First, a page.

Remembered for his biographies, literary criticism, essays, reference works, and poems, this significant eighteenth-century English writer is most well known for his 1755 work A Dictionary of the English Language and his 1765 annotated version of The Plays of William Shakespeare.
After briefly studying at Pembroke College, Oxford, he began writing for a London publication called The Gentleman's Magazine. His early literary works include a play titled Irene and a biographical work called Life of Mr. Richard Savage.
His well-documented repertoire of physical tics has led modern physicians to believe that the writer suffered from Tourette syndrome.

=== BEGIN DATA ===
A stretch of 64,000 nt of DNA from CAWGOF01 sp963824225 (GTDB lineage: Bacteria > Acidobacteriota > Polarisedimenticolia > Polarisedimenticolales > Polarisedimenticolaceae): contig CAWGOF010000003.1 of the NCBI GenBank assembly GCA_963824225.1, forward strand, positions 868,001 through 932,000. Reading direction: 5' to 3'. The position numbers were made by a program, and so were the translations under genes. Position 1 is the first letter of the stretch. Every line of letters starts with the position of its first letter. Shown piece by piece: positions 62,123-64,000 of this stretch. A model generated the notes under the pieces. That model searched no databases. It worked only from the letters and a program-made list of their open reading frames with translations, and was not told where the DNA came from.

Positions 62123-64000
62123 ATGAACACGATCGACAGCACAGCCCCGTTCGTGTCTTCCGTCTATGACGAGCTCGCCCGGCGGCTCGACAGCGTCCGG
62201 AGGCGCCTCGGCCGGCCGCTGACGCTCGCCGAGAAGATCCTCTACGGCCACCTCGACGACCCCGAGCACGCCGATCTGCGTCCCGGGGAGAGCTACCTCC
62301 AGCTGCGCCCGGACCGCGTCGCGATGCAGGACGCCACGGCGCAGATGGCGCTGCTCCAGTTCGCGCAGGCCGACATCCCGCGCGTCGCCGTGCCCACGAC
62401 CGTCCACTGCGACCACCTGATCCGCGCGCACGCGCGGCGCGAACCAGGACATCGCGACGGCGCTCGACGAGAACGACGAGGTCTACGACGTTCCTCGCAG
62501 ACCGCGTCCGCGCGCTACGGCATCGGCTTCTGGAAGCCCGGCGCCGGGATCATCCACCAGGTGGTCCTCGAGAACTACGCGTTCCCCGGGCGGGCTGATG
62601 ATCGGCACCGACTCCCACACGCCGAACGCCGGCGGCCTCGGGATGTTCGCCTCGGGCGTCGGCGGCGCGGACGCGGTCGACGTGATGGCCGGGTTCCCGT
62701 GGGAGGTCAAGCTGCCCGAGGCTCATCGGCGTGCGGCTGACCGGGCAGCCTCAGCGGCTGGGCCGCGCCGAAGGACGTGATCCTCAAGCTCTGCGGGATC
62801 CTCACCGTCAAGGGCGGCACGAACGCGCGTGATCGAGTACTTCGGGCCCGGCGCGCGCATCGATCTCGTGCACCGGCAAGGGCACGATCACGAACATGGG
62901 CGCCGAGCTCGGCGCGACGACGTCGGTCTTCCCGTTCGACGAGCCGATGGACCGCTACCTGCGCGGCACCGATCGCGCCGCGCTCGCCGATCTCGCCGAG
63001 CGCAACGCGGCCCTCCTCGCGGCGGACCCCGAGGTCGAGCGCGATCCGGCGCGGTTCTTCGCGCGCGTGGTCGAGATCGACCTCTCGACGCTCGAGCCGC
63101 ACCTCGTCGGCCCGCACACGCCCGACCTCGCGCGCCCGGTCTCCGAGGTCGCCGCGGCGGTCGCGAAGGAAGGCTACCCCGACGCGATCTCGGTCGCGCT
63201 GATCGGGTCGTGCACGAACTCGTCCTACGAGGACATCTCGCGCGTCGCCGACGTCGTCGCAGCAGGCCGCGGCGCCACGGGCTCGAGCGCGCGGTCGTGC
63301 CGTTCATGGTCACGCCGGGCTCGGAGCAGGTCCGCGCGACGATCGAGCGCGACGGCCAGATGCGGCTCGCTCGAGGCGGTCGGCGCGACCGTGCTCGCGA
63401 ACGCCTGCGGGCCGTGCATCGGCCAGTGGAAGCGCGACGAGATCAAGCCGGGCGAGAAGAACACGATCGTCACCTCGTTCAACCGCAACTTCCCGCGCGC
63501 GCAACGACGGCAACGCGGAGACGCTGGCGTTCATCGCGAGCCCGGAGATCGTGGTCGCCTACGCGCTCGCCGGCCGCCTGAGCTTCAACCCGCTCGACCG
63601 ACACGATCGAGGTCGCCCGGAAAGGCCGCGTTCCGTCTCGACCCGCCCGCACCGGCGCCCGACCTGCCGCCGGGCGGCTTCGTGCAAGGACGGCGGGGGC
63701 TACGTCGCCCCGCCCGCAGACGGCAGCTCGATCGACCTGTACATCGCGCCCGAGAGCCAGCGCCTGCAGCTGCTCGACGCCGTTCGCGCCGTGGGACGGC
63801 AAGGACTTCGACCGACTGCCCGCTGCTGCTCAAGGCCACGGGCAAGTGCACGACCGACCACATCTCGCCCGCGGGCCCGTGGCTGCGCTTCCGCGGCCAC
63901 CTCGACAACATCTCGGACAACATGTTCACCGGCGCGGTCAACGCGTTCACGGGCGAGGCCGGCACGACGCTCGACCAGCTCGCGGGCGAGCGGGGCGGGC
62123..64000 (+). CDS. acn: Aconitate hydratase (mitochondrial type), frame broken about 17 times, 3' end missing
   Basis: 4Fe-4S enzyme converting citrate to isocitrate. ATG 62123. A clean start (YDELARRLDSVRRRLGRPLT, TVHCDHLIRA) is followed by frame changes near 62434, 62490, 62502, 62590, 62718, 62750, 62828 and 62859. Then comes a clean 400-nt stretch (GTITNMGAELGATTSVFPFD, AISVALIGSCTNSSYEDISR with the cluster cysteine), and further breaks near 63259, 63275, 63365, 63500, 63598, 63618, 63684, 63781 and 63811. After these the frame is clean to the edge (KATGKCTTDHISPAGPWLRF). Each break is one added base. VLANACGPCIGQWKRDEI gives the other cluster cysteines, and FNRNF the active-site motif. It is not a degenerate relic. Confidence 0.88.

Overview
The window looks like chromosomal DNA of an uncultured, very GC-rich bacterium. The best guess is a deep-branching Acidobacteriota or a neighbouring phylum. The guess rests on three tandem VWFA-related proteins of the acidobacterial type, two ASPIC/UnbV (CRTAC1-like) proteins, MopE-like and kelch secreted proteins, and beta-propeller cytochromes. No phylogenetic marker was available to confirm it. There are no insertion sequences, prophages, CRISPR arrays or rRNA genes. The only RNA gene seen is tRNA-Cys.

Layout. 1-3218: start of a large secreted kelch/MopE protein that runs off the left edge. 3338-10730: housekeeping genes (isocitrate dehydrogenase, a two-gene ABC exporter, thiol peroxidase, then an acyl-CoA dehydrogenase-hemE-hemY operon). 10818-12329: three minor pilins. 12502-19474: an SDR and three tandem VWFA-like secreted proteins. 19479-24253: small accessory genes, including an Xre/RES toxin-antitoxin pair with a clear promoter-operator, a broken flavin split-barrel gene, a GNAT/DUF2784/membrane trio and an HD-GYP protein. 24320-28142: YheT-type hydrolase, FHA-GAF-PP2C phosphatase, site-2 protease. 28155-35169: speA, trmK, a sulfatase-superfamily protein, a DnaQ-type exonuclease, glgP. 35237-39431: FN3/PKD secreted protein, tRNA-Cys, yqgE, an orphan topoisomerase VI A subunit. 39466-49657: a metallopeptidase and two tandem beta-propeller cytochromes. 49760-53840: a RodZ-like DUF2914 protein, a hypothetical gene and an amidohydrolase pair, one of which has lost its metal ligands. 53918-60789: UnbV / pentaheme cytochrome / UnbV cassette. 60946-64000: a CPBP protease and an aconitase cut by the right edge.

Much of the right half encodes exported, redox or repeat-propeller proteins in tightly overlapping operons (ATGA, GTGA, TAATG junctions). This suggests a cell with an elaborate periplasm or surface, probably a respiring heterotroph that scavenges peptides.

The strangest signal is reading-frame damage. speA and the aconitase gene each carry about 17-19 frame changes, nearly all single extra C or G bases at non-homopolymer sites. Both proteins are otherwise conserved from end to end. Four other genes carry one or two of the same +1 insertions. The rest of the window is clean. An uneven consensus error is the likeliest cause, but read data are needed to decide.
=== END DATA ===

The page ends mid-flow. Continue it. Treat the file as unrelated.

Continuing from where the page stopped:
The son of Sarah Ford and bookseller Michael Johnson, he spent his youth in Lichfield, Staffordshire, England. In 1735, he married Elizabeth "Tetty" Jervis Porter, a widow twenty years his senior.
He is the subject of Scottish author James Boswell's acclaimed 1791 biography The Life of Samuel Johnson.